“You are immortal?”

“Long-lived would be a better term. It’s very confused in my own memories. There are several hundred wafers with me on them. From time-to-time, they are synchronized, consolidated. Each contains the compiled memories of the Jonathan Bland personality since the beginning of the project. It helps to address subsequent instances of similar crises. I am very experienced at addressing crises.”

“My political leader would adopt this technology to live forever. Your emperor must already use this to reign in secret I think.”

“Fortunately, no.” At least, I thought that was the case. “Each instance lasts only a few weeks. I am dependent on crew to activate me. I am dependent on the power of naval regulations for people to obey me.”

The other conditions lurked in the corners of this mind: my host had to be male and genetically Human, and never more than once in a specific host. Perhaps there were others. Or exceptions. These were details not important to this conversation.

“Would you obey your political leader in an ever-changing body? Or perhaps simply discard his wafer at an opportune time?”

Daellvoztillakug crooked an ear in some sort of body language that I assumed was assent.

At the end of the evening, I invited Daellvoztillakug to participate in an expedition to the Red Ship. I believe he took it as a challenge, and accepted. I left it to the Marines to specify equipment and details.


Boarding the Red Ship in the Gas Giant Ring

Gvur 2302 Karrksinarka C886400–8 Ni Ga

The next day, we approached the Red Ship in three assault shuttles. I sent a duplicate of my wafer in a volunteer: Draan.

We were starting blind. Deep scanners showed only layered homogeneity behind that initial hull wall: densities “consistent with” hydrocarbon polymers, whatever that means. For that matter, it was densities consistent with water. Was it really hydrocarbon?

Our assault shuttles accelerated toward the target. The technology was mature. Full acceleration, and at some point partial deceleration. Our gravitics slowed us from the speed of a rifle bullet to the speed of a pistol bullet, and in the last ten seconds to zero. Compensators handled the G forces; if they didn’t, we would be a jelly of broken bones and flesh.

Our three shuttles slammed into the red hull simultaneously. Directed explosions ruptured the surface, blast doors opened, and sections dashed inside. Was I expecting an interior void?

We emerged into a sea of fluid. Darkness through which our beams probed. My point of view shifted. The inner surface of the hull became my down, and that inner hull surface curved away left and right, and much less so fore and aft. Two man-heights above us was a ceiling. Around us were filaments: finger-width, arm-width, body-width, stretching from our floor to that ceiling. Free-floating rods, black hulls in miniature hung motionless, or in swarms with apparent purpose.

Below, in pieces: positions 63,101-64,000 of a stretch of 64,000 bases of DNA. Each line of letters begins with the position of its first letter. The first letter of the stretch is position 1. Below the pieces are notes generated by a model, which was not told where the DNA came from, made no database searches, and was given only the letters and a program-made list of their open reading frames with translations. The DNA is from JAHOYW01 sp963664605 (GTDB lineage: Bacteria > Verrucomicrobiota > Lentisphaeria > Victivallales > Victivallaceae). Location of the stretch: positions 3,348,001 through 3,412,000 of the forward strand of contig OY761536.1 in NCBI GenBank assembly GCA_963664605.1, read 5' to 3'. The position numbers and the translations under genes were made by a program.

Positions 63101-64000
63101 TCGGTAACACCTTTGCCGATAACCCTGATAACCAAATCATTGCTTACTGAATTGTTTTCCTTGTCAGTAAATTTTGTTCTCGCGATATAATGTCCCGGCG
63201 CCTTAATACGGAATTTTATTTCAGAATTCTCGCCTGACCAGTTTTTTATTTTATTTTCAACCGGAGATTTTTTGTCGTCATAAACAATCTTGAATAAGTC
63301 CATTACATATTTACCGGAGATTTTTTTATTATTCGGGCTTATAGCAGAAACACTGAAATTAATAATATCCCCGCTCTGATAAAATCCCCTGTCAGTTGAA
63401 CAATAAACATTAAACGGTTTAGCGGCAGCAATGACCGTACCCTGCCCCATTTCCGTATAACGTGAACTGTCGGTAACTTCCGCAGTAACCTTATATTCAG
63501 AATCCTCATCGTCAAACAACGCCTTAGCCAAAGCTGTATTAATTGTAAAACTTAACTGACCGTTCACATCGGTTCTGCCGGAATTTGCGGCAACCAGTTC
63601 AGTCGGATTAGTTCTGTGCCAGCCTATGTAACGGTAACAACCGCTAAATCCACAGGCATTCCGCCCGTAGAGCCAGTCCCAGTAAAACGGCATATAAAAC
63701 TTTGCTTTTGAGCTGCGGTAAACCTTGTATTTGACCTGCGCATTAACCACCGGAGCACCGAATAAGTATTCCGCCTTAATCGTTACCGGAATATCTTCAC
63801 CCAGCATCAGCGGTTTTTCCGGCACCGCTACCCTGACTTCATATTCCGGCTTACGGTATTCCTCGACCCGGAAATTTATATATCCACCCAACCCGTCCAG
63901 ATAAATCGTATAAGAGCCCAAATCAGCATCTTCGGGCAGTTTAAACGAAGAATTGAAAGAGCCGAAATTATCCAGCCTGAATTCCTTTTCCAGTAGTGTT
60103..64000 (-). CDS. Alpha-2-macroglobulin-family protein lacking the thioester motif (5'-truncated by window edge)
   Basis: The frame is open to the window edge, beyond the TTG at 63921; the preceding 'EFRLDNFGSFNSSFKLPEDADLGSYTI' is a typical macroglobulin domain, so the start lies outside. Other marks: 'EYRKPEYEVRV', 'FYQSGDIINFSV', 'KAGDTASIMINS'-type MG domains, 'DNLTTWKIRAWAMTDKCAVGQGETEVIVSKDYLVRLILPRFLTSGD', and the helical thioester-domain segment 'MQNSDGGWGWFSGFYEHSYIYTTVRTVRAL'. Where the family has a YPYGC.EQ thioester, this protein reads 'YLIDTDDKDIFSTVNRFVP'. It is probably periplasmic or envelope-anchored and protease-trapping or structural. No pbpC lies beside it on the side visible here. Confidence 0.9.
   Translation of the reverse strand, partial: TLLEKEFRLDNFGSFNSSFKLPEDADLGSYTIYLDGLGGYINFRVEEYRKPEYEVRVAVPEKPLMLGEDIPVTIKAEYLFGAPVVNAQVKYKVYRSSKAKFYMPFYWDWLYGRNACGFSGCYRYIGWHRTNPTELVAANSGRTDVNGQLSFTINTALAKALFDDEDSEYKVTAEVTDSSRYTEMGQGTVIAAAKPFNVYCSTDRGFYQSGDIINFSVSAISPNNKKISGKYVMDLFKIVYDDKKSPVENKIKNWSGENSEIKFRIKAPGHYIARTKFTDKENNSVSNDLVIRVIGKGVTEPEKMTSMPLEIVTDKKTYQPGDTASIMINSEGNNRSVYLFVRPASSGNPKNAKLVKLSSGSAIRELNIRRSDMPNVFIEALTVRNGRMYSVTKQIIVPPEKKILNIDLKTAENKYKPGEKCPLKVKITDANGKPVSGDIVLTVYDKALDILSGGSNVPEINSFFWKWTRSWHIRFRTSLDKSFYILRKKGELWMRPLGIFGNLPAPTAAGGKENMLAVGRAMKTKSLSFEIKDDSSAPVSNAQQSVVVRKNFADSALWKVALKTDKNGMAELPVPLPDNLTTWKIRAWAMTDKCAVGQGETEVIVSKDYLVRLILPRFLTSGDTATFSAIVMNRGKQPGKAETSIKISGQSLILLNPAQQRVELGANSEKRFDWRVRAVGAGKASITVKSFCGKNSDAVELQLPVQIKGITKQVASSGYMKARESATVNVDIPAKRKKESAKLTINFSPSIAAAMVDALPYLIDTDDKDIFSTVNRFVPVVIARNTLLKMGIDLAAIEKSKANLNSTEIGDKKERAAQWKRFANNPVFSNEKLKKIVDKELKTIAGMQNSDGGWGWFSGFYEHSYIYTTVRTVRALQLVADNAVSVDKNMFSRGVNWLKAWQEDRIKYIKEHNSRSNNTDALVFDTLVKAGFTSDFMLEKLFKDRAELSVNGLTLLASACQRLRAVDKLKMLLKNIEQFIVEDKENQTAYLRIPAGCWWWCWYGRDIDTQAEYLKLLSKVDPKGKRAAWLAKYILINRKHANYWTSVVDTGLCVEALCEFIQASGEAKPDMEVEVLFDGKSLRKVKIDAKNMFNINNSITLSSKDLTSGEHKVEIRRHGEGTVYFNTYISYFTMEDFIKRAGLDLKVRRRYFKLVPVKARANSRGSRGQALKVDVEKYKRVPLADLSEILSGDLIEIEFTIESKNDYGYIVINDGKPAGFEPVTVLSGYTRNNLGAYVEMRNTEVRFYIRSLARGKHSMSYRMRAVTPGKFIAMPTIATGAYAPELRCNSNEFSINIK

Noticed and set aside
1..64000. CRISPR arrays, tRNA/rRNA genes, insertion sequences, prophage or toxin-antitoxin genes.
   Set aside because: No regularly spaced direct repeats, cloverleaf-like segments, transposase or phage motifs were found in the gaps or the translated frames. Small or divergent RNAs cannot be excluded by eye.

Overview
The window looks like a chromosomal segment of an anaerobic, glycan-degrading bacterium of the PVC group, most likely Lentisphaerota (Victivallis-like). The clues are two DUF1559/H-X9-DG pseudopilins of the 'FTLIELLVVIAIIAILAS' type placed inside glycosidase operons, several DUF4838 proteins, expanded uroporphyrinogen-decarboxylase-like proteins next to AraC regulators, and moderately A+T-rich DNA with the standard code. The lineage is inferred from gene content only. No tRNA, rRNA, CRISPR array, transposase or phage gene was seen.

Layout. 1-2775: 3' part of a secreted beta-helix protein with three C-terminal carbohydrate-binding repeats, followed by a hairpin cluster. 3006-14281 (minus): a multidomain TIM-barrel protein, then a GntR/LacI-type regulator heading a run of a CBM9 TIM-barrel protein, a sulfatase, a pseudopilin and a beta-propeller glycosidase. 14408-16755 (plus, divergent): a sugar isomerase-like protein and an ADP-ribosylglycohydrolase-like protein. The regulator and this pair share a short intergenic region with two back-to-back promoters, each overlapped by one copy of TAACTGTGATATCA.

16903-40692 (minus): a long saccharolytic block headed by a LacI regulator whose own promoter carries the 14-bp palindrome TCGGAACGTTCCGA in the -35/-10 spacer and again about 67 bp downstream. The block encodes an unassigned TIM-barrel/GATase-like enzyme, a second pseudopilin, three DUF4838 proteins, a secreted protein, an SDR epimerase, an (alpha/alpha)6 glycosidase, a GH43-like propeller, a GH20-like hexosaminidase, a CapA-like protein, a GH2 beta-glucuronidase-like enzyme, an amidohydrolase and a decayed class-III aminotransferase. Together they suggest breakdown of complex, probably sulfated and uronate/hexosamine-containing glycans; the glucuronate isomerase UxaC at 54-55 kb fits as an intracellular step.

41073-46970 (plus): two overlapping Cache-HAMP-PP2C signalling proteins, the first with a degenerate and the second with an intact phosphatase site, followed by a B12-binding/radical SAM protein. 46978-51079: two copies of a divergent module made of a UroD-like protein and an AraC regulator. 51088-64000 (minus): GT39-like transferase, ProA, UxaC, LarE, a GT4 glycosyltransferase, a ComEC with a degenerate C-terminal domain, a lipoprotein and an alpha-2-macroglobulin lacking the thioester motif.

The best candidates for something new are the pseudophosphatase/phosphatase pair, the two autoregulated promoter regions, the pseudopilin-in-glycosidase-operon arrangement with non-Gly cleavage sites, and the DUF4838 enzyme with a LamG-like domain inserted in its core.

The fluid resisted us, but the powered assist in our suits brute-forced us where we wanted to go. A Marine clambered up a filament to the ceiling, touched it with a parcel, and it parted. I felt a shock wave crash over me through the fluid. His comm told us it was the same above as here.

A different voice on a different comm gave a warning, alerting us to flashes of light from aft: a cacophony of strobes converging on someone. He narrated rods prodding gently, like curious eels, and then with alarm told us one had prodded his headlight more forcefully, extinguishing it. A leader told him to pull back. Telltales for his suit went dead as black rods turned their flashing lights toward the main group.

Two distinct battles began. The Marines in their maroon battle dress responded with precision. Needles of fire hit individual rods that simply stopped to hang motionless in the fluid. More rods appeared from the darkness, strobing as they advanced, and the Marines escalated to burners that boiled the fluid and incinerated their targets. The rods were surprisingly agile in their response.

The Vargr were more agitated. Their lasers traced dashes of bright as they sliced black rods. I observed that their beams were apparently color-coded for some sort of tactical control.

Someone gave a command across all channels to extinguish visible lights and implement natural light intensification. Suddenly, we were in darkest of night, punctuated by black rod flashes and our own weapons bursts. Some filaments flowed with an eerie light.

The rods now concentrated on our weapon discharges, which was suicidal for some, but not all. Several troop indicators on my visual overlay changed from live to out-of-action and I decided that we knew enough. I touched the tab that sounded recall, and turned myself to that hole in the hull that led to our assault shuttle.

Blocking my path was a mass of black rods. The one before my faceplate showed dead-on a mouth rimmed by shiny black grains. Another attached itself to my arm; yet another to my leg. Directly before my eyes, I saw how those grains worked as they rotated to abrade my helmet transpex. I manipulated my burner without success, abandoned it for my combat knife to slice that eater to motionlessness. Instants later, simultaneous pain in my arm and leg was accompanied by a rush of foul-smelling fluid. My memories ended at that point.